I’ve seen about as much natural calamity as most other middle-aged Americans have, maybe more than some and certainly less than others. I’ve seen floods and tornados (in Chicago, Denver and Maryland), ash falling as Mount Saint Helens erupted, and I lived in the evacuation zone of a rapidly advancing forest fire which was then followed by a massive mudslide on the hillside above my back yard (Grizzly Gulch fire, Lead, South Dakota, 2002). We lived in Miami in the path of the northern eye wall of Hurricane Andrew in 1992 and were grateful to have survived. There have been massive blizzards (in South Dakota and in Maryland) and ice storms (in Chicago) that cut power and emergency access for days in a few of the places where I’ve lived. And the very recent earthquake on the East Coast was only the second I’ve felt in my 56 years and certainly the biggest.
Continue reading at: http://www.commondreams.org/view/2011/08/25-8
If you live any where in the storms path I highly recommend at minimum: Flash light, batteries, portable radio, bottled water and a first aid kit. Perhaps a small back pack, and sleeping bag with change of socks and underwear in case of evacuation to alternative shelter. Keep your ID handy as well as some cash, because no power means no credit card or ATM transactions.
This was my basic California earthquake preparedness so adjust for you location and needs.
Most important is have a plan, particularly if you are on the coast and a full tank of gas in your car.
Katrina taught us that staying put if one can flee is foolish.
From The New York Times: http://www.nytimes.com/2011/08/26/nyregion/new-york-region-prepares-for-hurricane-irene.html?hp
By JAMES BARRON
Published: August 25, 2011
With Hurricane Irene threatening a full-force hit, New York City on Thursday ordered the evacuation of nursing homes and senior centers in low-lying areas and made plans for the possible shutdown of the entire transit system.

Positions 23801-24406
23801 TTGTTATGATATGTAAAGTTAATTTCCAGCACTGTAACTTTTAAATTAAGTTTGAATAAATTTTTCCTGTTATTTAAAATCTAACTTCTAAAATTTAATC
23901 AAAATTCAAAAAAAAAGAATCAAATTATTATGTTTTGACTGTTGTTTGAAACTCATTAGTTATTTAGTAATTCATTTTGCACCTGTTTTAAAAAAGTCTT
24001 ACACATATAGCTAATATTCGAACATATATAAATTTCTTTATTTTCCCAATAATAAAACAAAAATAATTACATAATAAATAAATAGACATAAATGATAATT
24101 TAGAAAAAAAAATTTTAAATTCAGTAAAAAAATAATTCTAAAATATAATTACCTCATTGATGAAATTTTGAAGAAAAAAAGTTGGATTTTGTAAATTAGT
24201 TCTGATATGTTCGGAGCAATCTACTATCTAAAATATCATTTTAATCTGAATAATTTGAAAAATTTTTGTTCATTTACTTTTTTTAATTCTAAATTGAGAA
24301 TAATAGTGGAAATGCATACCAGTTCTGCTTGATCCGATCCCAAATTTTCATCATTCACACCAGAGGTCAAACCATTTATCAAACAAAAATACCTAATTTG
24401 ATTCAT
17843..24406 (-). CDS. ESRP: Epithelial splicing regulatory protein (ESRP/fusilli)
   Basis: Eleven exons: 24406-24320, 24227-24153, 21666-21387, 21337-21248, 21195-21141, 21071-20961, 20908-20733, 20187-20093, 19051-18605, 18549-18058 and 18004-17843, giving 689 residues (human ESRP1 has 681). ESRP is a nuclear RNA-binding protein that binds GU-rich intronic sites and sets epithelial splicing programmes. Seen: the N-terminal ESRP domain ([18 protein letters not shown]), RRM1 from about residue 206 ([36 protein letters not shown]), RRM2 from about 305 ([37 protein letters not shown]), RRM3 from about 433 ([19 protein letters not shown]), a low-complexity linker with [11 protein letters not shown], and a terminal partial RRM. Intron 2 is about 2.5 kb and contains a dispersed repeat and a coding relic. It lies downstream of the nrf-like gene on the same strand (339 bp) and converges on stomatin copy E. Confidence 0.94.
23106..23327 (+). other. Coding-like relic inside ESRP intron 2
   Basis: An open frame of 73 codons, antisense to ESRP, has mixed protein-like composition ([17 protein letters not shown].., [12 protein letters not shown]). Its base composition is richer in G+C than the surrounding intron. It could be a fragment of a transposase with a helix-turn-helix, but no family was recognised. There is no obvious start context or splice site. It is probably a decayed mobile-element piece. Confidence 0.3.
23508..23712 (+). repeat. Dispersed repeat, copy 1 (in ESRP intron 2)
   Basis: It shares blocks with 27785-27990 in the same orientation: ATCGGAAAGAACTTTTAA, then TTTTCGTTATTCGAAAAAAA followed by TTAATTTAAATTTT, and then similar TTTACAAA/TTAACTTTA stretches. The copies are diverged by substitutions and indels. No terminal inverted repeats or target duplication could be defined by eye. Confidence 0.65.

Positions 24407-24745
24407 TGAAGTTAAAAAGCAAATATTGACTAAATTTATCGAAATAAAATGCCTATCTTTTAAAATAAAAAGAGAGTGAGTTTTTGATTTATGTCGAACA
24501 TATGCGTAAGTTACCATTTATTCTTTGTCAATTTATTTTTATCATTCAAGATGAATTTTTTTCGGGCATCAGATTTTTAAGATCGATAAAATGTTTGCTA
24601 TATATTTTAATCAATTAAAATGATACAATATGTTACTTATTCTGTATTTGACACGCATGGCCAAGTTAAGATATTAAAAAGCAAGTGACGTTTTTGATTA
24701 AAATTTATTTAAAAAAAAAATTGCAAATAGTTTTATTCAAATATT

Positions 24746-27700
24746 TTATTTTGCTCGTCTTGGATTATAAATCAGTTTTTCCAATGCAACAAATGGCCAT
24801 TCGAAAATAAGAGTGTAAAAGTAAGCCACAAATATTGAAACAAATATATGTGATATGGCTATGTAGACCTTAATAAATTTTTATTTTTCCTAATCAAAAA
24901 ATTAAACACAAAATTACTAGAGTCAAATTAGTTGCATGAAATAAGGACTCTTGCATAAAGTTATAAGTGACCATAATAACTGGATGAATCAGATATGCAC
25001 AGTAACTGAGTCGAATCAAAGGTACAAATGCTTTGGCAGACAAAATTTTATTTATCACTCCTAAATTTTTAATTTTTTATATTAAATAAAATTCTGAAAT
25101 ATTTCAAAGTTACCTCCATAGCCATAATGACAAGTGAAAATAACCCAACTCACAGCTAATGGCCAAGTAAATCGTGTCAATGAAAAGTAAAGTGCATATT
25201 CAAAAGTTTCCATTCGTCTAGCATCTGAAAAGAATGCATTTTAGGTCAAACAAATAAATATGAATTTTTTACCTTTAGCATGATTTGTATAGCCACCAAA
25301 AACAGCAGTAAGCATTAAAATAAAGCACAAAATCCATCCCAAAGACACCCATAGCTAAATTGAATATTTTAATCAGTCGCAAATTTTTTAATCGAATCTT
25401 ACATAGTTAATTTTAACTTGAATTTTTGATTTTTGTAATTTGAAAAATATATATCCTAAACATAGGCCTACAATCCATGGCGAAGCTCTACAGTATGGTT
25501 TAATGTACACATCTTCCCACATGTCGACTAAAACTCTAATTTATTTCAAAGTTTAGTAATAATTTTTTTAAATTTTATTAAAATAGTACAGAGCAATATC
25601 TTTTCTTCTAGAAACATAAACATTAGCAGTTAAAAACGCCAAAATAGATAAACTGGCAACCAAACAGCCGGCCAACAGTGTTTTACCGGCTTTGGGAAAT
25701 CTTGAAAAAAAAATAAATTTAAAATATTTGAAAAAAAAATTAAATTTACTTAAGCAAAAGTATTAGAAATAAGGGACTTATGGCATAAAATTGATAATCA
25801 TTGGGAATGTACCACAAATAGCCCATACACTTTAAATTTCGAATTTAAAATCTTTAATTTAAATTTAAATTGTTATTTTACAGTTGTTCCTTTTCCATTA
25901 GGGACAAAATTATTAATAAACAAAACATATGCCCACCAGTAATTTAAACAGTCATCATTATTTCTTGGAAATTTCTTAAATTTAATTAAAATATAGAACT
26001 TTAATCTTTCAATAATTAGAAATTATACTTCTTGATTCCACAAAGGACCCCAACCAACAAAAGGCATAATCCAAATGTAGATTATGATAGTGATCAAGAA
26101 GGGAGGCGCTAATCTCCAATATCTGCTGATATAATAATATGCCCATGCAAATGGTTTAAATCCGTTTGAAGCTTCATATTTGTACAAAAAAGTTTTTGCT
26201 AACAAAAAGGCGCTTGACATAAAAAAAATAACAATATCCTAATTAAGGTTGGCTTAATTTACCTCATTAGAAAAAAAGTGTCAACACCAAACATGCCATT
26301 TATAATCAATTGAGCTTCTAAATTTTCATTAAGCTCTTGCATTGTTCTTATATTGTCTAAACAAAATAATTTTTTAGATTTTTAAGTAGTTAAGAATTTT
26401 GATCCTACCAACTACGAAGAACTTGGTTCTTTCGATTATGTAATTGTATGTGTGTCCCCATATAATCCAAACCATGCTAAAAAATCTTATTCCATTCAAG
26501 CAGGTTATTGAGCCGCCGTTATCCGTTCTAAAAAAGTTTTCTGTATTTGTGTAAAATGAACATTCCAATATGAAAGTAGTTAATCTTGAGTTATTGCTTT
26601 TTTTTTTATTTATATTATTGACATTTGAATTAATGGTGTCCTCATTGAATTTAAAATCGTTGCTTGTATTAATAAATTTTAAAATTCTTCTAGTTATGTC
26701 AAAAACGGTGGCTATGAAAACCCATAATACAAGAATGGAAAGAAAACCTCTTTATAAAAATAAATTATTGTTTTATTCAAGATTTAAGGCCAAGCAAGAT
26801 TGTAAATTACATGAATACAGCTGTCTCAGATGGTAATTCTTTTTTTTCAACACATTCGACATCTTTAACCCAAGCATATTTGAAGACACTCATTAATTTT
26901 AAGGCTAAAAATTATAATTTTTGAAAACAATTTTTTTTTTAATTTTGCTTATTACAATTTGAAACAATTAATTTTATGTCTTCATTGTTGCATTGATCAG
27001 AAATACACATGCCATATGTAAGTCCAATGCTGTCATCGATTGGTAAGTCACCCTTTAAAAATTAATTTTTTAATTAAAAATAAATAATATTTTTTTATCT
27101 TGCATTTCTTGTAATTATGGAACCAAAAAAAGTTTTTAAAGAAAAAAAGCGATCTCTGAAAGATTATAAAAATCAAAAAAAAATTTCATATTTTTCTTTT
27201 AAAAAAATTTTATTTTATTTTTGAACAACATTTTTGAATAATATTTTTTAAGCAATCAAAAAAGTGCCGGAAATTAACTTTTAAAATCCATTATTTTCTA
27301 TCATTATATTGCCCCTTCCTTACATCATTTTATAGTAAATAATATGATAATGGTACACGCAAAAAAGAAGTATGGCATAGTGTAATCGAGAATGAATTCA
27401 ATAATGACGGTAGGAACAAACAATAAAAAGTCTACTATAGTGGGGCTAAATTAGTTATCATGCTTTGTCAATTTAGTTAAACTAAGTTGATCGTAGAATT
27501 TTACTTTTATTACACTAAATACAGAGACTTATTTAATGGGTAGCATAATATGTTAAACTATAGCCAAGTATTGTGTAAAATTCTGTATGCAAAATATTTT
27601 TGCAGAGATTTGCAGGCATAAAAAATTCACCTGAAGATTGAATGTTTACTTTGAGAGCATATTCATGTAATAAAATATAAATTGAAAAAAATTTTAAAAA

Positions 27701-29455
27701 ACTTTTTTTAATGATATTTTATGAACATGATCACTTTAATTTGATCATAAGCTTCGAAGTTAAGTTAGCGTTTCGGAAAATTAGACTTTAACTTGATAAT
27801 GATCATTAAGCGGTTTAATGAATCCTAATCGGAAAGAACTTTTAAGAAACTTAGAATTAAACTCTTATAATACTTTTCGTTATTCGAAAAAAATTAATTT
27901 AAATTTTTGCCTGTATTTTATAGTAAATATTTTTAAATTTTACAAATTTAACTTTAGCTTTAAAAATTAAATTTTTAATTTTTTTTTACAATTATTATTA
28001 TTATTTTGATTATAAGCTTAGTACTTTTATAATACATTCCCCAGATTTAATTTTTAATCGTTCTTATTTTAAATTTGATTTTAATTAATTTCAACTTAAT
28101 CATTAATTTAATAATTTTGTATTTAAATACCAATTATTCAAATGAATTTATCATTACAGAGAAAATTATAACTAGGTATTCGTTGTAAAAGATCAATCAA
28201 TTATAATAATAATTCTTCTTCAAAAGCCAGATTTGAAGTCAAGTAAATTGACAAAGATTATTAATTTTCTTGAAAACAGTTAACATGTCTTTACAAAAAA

The governors of New York, New Jersey and Connecticut declared states of emergency, and in one county in South Jersey, a mandatory evacuation was ordered.
Mayor Michael R. Bloomberg said the city was ready with “evacuation contingencies” for low-lying places like Coney Island in Brooklyn, Battery Park City in Lower Manhattan and parts of Staten Island and the Rockaways in Queens — areas that are home to 250,000 people.
Mr. Bloomberg said the city was ordering nursing homes in those areas to evacuate residents beginning at 8 a.m. on Friday unless they receive special permission from state and city health officials, among them the city’s health commissioner, Dr. Thomas A. Farley, who, the mayor noted, was chairman of the community health sciences department at Tulane University when Hurricane Katrina hit New Orleans in 2005.
At a City Hall briefing, the mayor said the five hospitals in the low-lying areas were reducing their caseloads and canceling elective surgeries on Friday to be ready for emergencies over the weekend. One, Coney Island Hospital, is to begin moving patients to vacant beds in other parts of the city on Friday, he said.
Mr. Bloomberg said he would decide by Saturday morning whether to order a general evacuation of the low-lying areas.
He also said he was revoking permits for events in the city on Sunday and in the low-lying areas on Saturday. The Sunday cancellations apparently included a concert on Governors Island by the Dave Matthews Band. A statement on the band’s Web site said people should check for updates on Friday.